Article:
There's hardly anything more amusing than watching other people squabble. Virtually every TV sitcom throws family members or friends into ridiculous situations, where tensions escalate and sparks fly. And on occasion, this trite formula can be elevated to something resembling high art, such as the manically inspired screw-ups on HBO's Curb Your Enthusiasm.
A similar level of venomous hilarity was achieved back in 1931, when Nöel Coward starred on Broadway in his scathingly witty Private Lives, which plops a divorced couple, Elyot and Amanda, onto the shared balcony of a hotel where both are honeymooning with their bland new spouses. Rather than waving goodbye and changing rooms, as normal people might do, these two battling Brits can't stop themselves from zinging each other, even as they feel their old sexy sap rising to the surface.
The success of staging this classic love-hate relationship rests on the chemistry of the two leads; in Andrew May and Laura Perrotta, the Great Lakes Theater Festival has two exceptional performers who get all the negative vibes right, but never fully ignite the passionate side of their relationship. This in a production that exudes sensuality from all its design pores, including a candlelit Paris flat that looks as decadent as a Turkish whorehouse.
It all starts energetically at scenic designer John Ezell's handsome, forced-perspective Hotel Deauville, where Elyot is tolerating his new wife, the terminally naive Sybil (Kelly Sullivan, mewling in hypersensitivity). Elyot is a symphony of upper-crust mannerisms, and May plays them with panache -- and an oddly appropriate John Wayne lope. He also deftly delivers Coward's cut-crystal put-downs (after Elyot compares his bride to a kitten, Sybil notes ruefully that kittens eventually become cats. Elyot responds, "Let that be a warning to you"). Meanwhile, on the adjoining terrace, Amanda is revealing to her stuffed-shirt husband, Victor (a rather tame Scott Plate), that her ex is next door. "Why should our honeymoon be upset by Elyot?" Victor asks, and Amanda drily counters, "Why not -- my last one was." Inevitably, the reunited divorcées leave their spouses in the lurch and decide to shack up for a while.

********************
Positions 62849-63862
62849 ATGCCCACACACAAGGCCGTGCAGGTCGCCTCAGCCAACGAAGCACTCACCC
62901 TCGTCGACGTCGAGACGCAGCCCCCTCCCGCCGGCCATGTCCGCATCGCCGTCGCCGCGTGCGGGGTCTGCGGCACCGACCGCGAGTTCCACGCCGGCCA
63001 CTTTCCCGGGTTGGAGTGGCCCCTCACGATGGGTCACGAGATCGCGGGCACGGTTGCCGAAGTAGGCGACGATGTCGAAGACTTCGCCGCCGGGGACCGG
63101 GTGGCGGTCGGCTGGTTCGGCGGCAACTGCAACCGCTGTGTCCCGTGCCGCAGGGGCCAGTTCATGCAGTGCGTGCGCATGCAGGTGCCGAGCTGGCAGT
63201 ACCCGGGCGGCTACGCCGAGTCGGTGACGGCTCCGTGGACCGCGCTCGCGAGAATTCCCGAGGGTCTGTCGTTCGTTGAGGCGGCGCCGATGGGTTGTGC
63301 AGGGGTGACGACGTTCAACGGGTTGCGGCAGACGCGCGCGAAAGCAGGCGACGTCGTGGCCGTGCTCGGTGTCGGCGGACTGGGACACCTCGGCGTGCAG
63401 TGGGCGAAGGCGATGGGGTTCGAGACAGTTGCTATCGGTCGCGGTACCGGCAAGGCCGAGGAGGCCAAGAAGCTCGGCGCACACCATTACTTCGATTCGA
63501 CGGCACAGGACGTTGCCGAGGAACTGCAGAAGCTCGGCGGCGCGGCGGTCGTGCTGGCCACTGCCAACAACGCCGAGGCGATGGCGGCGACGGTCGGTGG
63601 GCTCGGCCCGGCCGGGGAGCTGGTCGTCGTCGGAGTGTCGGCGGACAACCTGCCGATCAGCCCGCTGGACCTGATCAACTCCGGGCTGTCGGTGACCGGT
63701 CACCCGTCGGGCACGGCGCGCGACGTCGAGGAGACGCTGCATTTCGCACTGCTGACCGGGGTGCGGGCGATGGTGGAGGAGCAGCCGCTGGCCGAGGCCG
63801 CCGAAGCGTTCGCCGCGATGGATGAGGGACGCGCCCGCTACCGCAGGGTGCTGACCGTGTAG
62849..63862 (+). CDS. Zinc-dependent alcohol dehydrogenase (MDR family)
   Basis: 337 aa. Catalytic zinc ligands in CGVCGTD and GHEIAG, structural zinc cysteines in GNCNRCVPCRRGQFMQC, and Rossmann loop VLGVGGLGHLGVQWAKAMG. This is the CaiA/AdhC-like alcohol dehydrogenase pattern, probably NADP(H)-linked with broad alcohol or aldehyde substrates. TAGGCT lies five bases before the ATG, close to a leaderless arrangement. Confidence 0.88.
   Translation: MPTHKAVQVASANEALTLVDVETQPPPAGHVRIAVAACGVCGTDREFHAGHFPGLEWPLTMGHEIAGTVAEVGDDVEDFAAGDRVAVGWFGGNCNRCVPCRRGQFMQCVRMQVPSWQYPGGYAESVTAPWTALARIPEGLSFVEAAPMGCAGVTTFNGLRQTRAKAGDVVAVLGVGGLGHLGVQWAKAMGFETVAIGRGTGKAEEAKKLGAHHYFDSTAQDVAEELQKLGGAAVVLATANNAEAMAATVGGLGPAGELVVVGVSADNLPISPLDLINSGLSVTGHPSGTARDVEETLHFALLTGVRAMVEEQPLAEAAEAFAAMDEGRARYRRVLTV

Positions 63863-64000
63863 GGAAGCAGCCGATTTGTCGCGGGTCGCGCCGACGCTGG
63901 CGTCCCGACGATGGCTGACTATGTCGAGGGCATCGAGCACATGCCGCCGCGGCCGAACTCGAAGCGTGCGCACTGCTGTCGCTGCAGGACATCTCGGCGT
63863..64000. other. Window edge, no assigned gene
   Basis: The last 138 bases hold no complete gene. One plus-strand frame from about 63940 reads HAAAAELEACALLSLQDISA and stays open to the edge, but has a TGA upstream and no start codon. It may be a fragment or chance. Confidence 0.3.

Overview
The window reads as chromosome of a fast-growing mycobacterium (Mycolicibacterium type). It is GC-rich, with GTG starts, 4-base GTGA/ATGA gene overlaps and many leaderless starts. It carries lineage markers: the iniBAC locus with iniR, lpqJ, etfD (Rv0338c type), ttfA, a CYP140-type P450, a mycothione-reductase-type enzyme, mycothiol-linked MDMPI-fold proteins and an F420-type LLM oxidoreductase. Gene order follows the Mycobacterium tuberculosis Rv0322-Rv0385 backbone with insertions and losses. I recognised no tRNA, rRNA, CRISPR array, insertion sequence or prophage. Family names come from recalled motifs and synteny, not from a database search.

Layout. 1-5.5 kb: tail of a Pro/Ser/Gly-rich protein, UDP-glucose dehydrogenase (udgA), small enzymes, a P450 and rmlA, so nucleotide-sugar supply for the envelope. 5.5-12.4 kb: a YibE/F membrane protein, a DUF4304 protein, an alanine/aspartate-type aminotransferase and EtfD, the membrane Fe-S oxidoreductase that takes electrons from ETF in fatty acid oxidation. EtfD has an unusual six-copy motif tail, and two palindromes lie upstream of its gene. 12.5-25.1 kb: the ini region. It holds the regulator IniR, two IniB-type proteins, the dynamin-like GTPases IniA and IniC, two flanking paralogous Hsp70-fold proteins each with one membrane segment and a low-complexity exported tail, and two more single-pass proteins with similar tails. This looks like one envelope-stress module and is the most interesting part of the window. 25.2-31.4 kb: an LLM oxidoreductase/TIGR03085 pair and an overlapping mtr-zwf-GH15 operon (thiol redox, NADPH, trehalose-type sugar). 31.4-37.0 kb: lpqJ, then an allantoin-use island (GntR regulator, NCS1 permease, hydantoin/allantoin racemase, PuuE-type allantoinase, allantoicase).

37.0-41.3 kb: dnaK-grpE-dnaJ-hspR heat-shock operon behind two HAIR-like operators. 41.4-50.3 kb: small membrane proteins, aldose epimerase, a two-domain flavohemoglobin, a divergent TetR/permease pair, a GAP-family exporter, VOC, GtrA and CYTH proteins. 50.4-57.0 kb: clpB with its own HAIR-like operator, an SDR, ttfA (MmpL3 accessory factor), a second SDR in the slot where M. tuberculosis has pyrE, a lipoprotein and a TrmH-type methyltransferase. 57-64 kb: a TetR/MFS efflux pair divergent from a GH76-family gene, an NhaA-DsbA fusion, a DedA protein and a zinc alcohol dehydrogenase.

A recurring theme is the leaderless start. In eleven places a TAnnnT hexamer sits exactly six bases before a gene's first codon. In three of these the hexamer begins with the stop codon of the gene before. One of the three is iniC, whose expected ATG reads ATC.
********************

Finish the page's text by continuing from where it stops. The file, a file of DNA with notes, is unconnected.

The sparks struck in the breakneck Act I are somewhat dampened in the following two acts, which take place at Amanda's apartment. As Coward's hot-tempered cuckoos morph fitfully into lovebirds, the lines aren't quite as cutting. In addition, Perrotta's presentational acting style never enables her to relax into Amanda's surging passions -- regardless of how many times her silk-pajama-clad body is draped over or around Elyot.
Director Victoria Bussert clearly wanted to turn this Private Lives into a sophisticated yet lasciviously carnal delight, and she succeeds in many places. But she whips the pace along too fast at times, losing some diction in the haste. And occasionally her broad approach slips into buffoonery, with two (count 'em, two!) spit-takes and a snarky, over-the-top housemaid. Even though this deliciously icy, extra-dry martini turns a bit watery later on, it's plenty intoxicating.